The 1980s Ethan Todd

Social Aspects

The United States faced many social problems during the 1980's. The problems that the U.S. faced included: the AIDS pandemic, issues of abortion, drug abuse problems, and issues on education.

AIDS Pandemic

The AIDS pandemic was a a worldwide panic that was caused by the discovery of it in 1981 by doctors in the United States. Doctors discovered that it was transferred by bodily fluids, and they came to the conclusion that it had been mostly transferred by gay men and drug addicts who shared needles. Since there was little known about the disease, it caused panic throughout the world because people didn't know who had the disease and who didn't.

Issues of Abortion

The issues of abortion had always been a debatable topic. However, problems with abortion in the U.S. grew bigger in the 1980's. After the court case Roe v. Wade in 1973, which legalized abortion in the United States, debates on whether or not women should have the right to abort their unborn children broke out. In 1989, the Webster v. Reproduction Health Care Services court case ruled that there would be abortion restrictions, but that they would vary from state to state.

Problems with Drug Use and Drug Abuse

In the United States, drug use rapidly increased during the 1960's and 70's. Due to this rapid increase in drug use, it caused the Reagan administration to declare a "War on Drugs", which led to the creation of anti-drug use programs such as the Just Say No campaign and D.A.R.E.. These programs taught the American people, both the youth and adults, the dangers of drug use.

The increase in drug use also led to higher crime rates within the United States. However, there were a handful of Americans during this time that believed that if the U.S. government legalized all drugs that it would cause a decrease in gang violence, but other Americans felt that the government should create rehabilitation centers that would allow drug users to get the help that they needed.

Issues on Education

During the 1980's, problems with the education system erupted after multiple studies, such as the Nation at Risk study, showed that the American education system was behind other education systems from many other different nations. The findings of these studies sparked debates about the quality of education throughout the U.S.. These debates led to the creation of longer school days, more homework for students, and longer school years.

Economic Aspects

During the 1980's, Ronald Reagan used the theory of supply-side economics as the base of his economic plan during his presidency. This is where a company produces more goods, which allows them to sell the goods for lower prices, which allows there to be more consumers purchasing those goods, allowing companies to make more money and allowing consumers to save money. Since there were more products being produced, more people were needed in order to make those products, creating more jobs. Furthermore, Reagan's economic plan during his presidency also included his "trickle-down" theory. Reagan's "trickle-down" theory was a huge success during Reagan's presidency. With this idea Reagan gave tax breaks to the top 10% of the nation, which allowed them to gain more money from the products that they were selling, giving them more money to invest into smaller companies, improving and increasing the productivity of the economy all around. These ideas and Reagan's economic plan became known as Reaganomics.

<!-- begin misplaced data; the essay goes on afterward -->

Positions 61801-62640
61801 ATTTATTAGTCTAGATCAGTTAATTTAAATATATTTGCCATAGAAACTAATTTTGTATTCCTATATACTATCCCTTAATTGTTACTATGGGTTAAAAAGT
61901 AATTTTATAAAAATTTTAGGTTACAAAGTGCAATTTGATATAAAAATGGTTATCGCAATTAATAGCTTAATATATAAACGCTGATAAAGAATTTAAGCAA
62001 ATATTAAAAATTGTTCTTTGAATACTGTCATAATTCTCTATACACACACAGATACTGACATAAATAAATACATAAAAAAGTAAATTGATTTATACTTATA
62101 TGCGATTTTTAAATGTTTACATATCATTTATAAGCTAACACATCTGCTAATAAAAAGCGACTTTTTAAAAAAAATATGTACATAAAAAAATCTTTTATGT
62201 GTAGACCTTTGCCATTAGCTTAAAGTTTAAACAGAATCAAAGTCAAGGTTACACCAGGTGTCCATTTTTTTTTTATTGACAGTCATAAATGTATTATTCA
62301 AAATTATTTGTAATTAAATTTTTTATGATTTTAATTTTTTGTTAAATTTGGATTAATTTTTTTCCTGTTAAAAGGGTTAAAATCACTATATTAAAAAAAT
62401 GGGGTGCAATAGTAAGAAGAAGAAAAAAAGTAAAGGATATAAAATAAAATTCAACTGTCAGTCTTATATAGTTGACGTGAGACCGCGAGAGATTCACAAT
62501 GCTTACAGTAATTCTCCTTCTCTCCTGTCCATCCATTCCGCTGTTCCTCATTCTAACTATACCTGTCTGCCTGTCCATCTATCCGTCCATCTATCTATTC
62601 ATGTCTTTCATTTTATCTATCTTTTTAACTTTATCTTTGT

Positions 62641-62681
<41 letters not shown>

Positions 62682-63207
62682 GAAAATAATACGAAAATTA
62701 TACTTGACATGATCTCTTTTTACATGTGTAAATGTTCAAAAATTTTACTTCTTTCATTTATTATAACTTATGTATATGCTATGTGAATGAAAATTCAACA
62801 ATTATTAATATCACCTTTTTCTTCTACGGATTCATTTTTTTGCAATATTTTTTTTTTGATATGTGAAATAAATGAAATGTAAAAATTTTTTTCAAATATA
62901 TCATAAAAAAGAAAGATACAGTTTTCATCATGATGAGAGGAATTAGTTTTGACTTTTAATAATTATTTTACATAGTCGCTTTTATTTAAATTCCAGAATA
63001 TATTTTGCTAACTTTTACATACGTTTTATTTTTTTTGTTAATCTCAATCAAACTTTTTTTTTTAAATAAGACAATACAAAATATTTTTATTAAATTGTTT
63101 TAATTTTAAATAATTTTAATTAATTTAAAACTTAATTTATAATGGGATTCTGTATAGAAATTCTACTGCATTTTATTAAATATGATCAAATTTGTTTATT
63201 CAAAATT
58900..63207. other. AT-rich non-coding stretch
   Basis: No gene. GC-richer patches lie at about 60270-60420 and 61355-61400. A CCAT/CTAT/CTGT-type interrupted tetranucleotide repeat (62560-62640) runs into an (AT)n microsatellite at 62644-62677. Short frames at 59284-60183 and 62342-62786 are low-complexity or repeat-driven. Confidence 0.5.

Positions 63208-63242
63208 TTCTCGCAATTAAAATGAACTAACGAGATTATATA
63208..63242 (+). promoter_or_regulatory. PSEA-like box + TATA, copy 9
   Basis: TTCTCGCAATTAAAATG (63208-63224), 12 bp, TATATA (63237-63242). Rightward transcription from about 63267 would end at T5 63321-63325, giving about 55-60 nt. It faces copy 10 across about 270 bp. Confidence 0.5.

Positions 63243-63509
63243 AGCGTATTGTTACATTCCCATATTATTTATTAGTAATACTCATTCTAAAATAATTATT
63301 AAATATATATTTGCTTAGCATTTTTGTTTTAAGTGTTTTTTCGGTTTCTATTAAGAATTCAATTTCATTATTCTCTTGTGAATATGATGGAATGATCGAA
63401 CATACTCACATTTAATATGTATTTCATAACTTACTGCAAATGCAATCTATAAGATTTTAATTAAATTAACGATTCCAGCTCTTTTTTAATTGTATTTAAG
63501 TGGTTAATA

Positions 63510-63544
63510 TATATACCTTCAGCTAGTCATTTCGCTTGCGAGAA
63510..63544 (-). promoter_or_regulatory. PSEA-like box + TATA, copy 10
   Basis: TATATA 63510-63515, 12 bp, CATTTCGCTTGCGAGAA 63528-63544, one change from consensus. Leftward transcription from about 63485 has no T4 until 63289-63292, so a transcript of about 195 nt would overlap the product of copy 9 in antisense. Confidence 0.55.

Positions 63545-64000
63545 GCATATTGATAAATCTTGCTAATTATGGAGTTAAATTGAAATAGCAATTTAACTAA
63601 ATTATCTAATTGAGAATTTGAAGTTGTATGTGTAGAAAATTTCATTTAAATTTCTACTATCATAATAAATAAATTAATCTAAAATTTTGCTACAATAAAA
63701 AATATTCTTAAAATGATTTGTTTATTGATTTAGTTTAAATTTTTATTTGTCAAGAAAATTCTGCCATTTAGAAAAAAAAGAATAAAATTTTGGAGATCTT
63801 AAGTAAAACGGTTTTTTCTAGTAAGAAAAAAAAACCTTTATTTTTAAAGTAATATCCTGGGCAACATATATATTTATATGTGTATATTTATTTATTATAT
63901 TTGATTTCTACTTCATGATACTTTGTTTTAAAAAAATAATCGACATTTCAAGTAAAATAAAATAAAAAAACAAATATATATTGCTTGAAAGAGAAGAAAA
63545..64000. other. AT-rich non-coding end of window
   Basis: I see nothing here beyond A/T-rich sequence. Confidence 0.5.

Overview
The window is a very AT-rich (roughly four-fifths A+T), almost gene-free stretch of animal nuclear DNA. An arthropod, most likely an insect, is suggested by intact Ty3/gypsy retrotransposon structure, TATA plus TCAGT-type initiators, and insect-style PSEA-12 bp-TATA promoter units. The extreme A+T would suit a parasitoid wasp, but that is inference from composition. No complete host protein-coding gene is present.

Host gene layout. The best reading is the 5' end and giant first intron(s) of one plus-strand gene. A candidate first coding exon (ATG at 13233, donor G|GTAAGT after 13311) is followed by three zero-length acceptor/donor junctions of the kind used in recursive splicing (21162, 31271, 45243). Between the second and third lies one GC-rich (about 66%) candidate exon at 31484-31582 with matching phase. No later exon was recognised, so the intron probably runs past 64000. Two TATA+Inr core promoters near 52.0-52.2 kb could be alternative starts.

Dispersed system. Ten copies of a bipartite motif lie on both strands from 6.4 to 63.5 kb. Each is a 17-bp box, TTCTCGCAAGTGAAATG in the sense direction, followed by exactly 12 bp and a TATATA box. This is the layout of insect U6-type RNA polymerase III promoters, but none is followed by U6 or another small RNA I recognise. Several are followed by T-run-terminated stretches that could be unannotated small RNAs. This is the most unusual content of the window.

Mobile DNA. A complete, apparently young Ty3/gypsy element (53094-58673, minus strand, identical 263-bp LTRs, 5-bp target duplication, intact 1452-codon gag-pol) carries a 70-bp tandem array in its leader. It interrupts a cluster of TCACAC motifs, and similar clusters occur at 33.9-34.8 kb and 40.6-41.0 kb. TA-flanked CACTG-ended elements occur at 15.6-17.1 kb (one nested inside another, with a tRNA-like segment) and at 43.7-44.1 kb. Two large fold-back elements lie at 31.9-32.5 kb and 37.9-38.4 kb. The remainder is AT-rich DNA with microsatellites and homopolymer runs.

Political Aspects

Conservative Shift

When Ronald Reagan became president in 1980, the United States saw a conservative shift in politics. The conservative shift refers to when Ronald Reagan appointed mostly conservative politicians to his administration. With this conservative shift the government decreased their regulations on private businesses. Groups like the New Right, Conservative Coalition, and Moral Majority greatly influenced elections and they influenced the types of policies that were passed during the 80's.

Iran-Contra Scandal

The Iran-Contra Scandal occurred during Ronald Reagan's second term. This scandal was where Reagan's administration sold weapons to Iran, who was an enemy of the United States', in order to try and gain the release of American hostages that were being held in Lebanon. With the money that the U.S. government got from the weapons sales, the U.S. turned around and supplied the Contra guerrillas in Nicaragua.

Report Abuse

If you feel that this video content violates the Adobe Terms of Use, you may report this content by filling out this quick form.

To report a Copyright Violation, please follow Section 17 in the Terms of Use.